(ii) The Respondent has registered the Domain names in order to prevent the owner of the trademark or service mark from reflecting the Marks in a corresponding domain name, provided that the Respondent has engaged in a pattern of such conduct; or

(iii) The Respondent has registered the Domain Names primarily for the purpose of disrupting the business of a competitor; or

(iv) By using the Domain names, the Respondent has intentionally attempted to attract, for commercial gain, Internet users to its website or other on-line location, by creating a likelihood of confusion with the Complainantís Marks as to the source, sponsorship, affiliation or endorsement of its website or location or of a product or service on its website or location.

In support of its claim that the Respondent has registered the Domain names in bad faith, the Complainant relies on UVA Solar GmbH & Co K.G. v. Mads Kragh, WIPO Case No. D2001-0373 where the Panel was asked to decide on inter alia the following question: if authority to register a domain name was given subject to certain terms and conditions, did the subsequent breach of such conditions render what would otherwise have been a bona fide registration negative? After careful deliberation of the circumstances at hand, the Panel in that case answered the question in the affirmative.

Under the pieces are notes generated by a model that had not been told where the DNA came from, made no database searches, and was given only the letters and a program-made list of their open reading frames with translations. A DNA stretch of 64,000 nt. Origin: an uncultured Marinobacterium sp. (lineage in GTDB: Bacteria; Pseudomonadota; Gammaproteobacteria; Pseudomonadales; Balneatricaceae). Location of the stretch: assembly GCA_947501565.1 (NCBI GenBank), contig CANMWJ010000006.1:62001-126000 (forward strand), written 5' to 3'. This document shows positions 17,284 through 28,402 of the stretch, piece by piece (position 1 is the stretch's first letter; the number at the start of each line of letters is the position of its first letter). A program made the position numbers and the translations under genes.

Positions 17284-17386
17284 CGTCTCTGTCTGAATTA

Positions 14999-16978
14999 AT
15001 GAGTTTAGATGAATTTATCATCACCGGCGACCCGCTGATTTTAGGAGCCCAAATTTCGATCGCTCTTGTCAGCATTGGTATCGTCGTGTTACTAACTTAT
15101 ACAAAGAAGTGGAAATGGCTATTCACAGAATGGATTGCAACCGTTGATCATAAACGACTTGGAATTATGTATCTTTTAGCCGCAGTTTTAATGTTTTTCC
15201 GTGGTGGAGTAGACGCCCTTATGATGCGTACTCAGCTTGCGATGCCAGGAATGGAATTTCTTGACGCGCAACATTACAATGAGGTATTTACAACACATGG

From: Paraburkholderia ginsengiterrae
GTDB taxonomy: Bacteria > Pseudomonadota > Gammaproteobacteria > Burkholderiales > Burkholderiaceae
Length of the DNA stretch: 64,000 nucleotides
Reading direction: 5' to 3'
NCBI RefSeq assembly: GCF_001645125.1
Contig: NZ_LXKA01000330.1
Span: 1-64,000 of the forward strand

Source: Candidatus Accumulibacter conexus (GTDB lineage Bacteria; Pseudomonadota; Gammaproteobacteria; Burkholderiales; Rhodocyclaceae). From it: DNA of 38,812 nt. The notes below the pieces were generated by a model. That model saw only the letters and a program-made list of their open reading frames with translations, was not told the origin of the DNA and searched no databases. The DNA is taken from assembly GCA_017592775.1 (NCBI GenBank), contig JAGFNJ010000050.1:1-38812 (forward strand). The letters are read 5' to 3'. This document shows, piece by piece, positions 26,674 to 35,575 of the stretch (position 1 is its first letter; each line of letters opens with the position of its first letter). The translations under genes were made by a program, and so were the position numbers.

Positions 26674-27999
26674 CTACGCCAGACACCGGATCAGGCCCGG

In this particular case, the Panel finds that even if the initial registration was condoned by the Complainant, it was done so subject to two conditions, namely the registration was limited to the duration of the Respondentís status as Complainantís retailer, and required the subsequent transfer of the Domain names to the Complainant.

The Panel notes that the Respondentís capacity as the Complainantís retailer had come to an end. Thus in the absence of a transfer of the Domain names to the Complainant, the Respondent has failed to fulfill the first condition. The Respondentís non-fulfillment of the contractual term in relation to the return of the Domain names may in the absence of a Response, be taken as a basis for concluding that the registration lacks good faith. The fact that one of the Domain names was registered before the distribution agreement between the Complainant and the Respondent is not relevant since the Respondent agreed to terms in the Agreement that foresaw the transfer of the Domain names at the end of the Agreement.